An accomplishment of sorts

I don’t buy it either:

Bernanke denied threatening to oust Bank of America’s CEO Kenneth Lewis or the bank’s board members if they abandoned the takeover after discovering spiraling losses at Merrill.

“I never said that I would replace the board and management” if Lewis decided to invoke a clause in the acquisition contract to try to stop the deal, Bernanke told the committee….

Throughout the day, Bernanke faced often hostile questioning — unusual for a Fed chairman, who typically commands deference in public settings. Of Bernanke’s denial that he threatened Lewis’ job, Rep. Jason Chaffetz, R-Utah, said: “With all due respect, I’m just not buying that.”

The Merrill deal made no sense for BofA and they had a perfect out. What reason does Lewis have to lie about it? This is hardly the first time there’s been talk about Paulson and Bernanke putting the squeeze on the banking executives to do as they’re told. It’s really a tremendous accomplishment, when you think about it, that Bernanke can actually make the CEO of a monster bank look sympathetic, and in the present environment, no less! All we need now is the dreaded vote of confidence from Obama and we’ll know that Summers is the chairman-in-waiting.

Some interesting documents regarding the Fed’s discussion of the merger. Page 18 in the PDF document is of particular interest.

GDP Watch Q1 Final

Despite the rising unemployment claims, the size of the first quarter contraction continues to drop. So, apparently it wasn’t quite as bad as initially reported, at least, if you actually take the GDP numbers without a grain of salt.

Quarter Adv Pre Final Rev Annual
2009 Q1 -6.1 -5.7 -5.5
2008 Q4 -3.8 -6.2 -6.2 -6.3 1.1 (1.3)
2008 Q3 -0.3 -0.5 -0.3 -0.5
2008 Q2 1.9 3.3 2.8 2.8
2008 Q1 0.6 0.9 1.0 0.9
2007 Q4 0.6 0.6 0.6 -0.2 2.0
2007 Q3 3.9 4.9 3.9 4.8
2007 Q2 3.4 4.0 3.8 4.8
2007 Q1 1.2 0.5 0.6 0.1
2006 Q4 3.5 2.2 2.5 1.5 2.8
2005 Q4 1.1 1.6 1.7 1.3 2.9
2004 Q4 3.1 3.8 3.8 2.4 3.6

Reading List

1. The Dosadi Experiment by Frank Herbert

2. Manias, Panics and Crashes: A History of Financial Crises by Charles Kindleberger

3. Loads of Milton Friedman and a bit of Rothbard.

Ghosts of Columbia by L.E. Modesitt, Jr.: 8/10. I really enjoyed this pair of alternate history novels published together in one volume. Intriguing world-building, excellent characterizations, and a thoroughly entertaining take on a Godfatheresque theme of a retired spy who wants to get out but keeps getting pulled back in. I never liked Modesitt’s Recluce novels, but the Columbia ones are quite good.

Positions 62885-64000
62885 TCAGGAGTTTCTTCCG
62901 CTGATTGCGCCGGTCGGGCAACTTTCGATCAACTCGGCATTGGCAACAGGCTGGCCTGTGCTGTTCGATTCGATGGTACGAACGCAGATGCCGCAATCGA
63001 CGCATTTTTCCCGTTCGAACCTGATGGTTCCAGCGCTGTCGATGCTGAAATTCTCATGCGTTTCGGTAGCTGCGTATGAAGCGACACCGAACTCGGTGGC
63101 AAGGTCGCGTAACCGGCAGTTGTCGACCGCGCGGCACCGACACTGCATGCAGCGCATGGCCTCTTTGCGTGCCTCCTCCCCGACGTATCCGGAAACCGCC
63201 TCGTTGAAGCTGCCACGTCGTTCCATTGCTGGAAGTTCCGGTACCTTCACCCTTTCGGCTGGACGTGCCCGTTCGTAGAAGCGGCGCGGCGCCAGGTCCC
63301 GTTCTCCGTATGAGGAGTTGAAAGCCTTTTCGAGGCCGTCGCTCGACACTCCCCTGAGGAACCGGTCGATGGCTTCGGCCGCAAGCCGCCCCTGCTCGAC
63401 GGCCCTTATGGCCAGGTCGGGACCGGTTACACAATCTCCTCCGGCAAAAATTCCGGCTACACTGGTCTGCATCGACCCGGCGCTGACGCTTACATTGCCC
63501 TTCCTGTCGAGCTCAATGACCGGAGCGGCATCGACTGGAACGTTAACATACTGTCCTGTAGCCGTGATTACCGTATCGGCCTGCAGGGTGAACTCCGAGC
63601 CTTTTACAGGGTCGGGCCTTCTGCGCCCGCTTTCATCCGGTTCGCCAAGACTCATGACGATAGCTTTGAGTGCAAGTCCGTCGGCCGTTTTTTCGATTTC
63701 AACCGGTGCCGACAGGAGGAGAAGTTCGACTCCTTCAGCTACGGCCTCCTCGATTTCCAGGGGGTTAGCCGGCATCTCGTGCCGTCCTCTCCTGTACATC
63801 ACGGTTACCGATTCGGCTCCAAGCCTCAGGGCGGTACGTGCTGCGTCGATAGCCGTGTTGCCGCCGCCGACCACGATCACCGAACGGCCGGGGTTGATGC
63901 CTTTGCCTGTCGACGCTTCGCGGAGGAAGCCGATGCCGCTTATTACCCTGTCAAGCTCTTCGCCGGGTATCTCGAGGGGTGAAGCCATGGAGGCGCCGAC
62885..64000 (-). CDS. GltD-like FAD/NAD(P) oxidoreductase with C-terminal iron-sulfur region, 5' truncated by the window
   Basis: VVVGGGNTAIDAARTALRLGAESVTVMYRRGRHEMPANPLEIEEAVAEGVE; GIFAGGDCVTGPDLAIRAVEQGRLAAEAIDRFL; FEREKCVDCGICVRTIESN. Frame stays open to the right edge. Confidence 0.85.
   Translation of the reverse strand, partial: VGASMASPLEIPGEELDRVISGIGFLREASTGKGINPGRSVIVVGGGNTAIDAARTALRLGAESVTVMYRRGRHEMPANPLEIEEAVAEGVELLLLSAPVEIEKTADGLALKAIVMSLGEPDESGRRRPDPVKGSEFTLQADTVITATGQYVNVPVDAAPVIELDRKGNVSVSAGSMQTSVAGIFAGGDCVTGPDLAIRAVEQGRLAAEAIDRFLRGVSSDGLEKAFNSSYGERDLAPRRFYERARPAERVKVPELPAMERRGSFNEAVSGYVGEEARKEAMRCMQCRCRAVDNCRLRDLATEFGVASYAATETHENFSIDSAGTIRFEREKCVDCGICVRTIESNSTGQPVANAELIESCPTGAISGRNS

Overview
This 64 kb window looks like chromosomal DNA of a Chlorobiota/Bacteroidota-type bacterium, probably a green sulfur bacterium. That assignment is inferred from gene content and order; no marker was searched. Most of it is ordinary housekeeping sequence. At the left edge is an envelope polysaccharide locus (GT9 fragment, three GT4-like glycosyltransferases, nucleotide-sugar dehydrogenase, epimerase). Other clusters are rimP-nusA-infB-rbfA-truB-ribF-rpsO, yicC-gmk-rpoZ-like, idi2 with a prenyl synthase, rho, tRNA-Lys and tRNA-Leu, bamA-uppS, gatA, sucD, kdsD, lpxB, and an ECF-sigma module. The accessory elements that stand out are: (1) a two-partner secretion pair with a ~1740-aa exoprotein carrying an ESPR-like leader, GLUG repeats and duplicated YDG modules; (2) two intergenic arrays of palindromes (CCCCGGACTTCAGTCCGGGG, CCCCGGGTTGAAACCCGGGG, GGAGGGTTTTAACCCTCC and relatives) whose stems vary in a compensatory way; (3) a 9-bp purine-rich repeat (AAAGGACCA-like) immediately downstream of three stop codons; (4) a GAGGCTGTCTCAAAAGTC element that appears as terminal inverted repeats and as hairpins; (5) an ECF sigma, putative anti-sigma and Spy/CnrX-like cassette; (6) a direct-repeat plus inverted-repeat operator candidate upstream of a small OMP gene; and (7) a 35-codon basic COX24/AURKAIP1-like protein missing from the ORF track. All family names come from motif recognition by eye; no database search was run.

The Holy Grail of Macroeconomics: Lessons from Japan’s Great Recession by Richard Koo: 7/10. While I was impressed with Koo’s balance sheet recession theory and his accessible writing style, a few historical errors of fact were surprising and I don’t buy into his policy recommendations that ultimately amount to a circuitous entrance of neo-Keynesianism by the back door. It’s great that he recognizes when monetary policy simply isn’t working, but the answer is not a perfectly timed injection of expansionary fiscal policy. I don’t know how much Austrian theory Koo knows, but it strikes me that aspects of his theory are perfectly compatible with it.

Rethinking natural selection

Once more, the evolutionary model is shown to be an inaccurate one. And, as I have predicted, it is genetic science that is increasingly punching holes in the theory of evolution by natural selection:

Recent research has produced a surprise, however. Population geneticists expected to find dramatic differences as they got a look at the full genomes — about 25,000 genes — of people of widely varying ethnic and geographic backgrounds. Specifically, they expected to find that many ethnic groups would have derived alleles that their members shared but that were uncommon or nonexistent in other groups. Each regional, ethnic group or latitude was thought to have a genomic “signature” — the record of its recent evolution through natural selection. But as analyses of genomes from dozens of distinct populations have rolled in — French, Bantu, Palestinian, Yakut, Japanese — that’s not what scientists have found. Dramatic genome variation among populations turns out to be extremely rare….

“Adaptations to the environment absolutely do occur,” said Joseph K. Pickrell, a graduate student at the University of Chicago who, with Graham Coop of the University of California at Davis, co-authored the recent study. “But they don’t occur according to this simple model that we and others have been looking for.”

Given the lack of required change, it will be interesting to see how the true believers deal with this latest blow to their conceptual model. No doubt they’ll quickly draw some cycles and epicycles to attempt accounting for the vast holes in the temporal schedule this creates. Regardless of whether natural selection is, as biological philosopher Richard Dawkins declares, the exact opposite of random, it’s interesting to see that the real scientists are beginning to conclude that it is the random element that is the more important one.